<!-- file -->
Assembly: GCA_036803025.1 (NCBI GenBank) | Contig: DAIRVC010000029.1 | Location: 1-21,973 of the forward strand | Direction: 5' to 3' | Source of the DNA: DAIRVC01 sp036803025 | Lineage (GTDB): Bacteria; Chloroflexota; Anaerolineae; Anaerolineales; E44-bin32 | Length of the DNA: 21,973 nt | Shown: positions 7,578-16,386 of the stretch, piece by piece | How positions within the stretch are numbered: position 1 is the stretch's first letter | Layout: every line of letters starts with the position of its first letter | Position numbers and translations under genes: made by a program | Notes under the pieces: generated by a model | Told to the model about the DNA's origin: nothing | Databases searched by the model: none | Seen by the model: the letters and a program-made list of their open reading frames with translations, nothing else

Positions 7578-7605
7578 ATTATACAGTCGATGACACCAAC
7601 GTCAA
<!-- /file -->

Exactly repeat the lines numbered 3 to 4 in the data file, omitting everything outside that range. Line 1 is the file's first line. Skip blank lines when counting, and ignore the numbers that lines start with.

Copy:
7578 ATTATACAGTCGATGACACCAAC
7601 GTCAA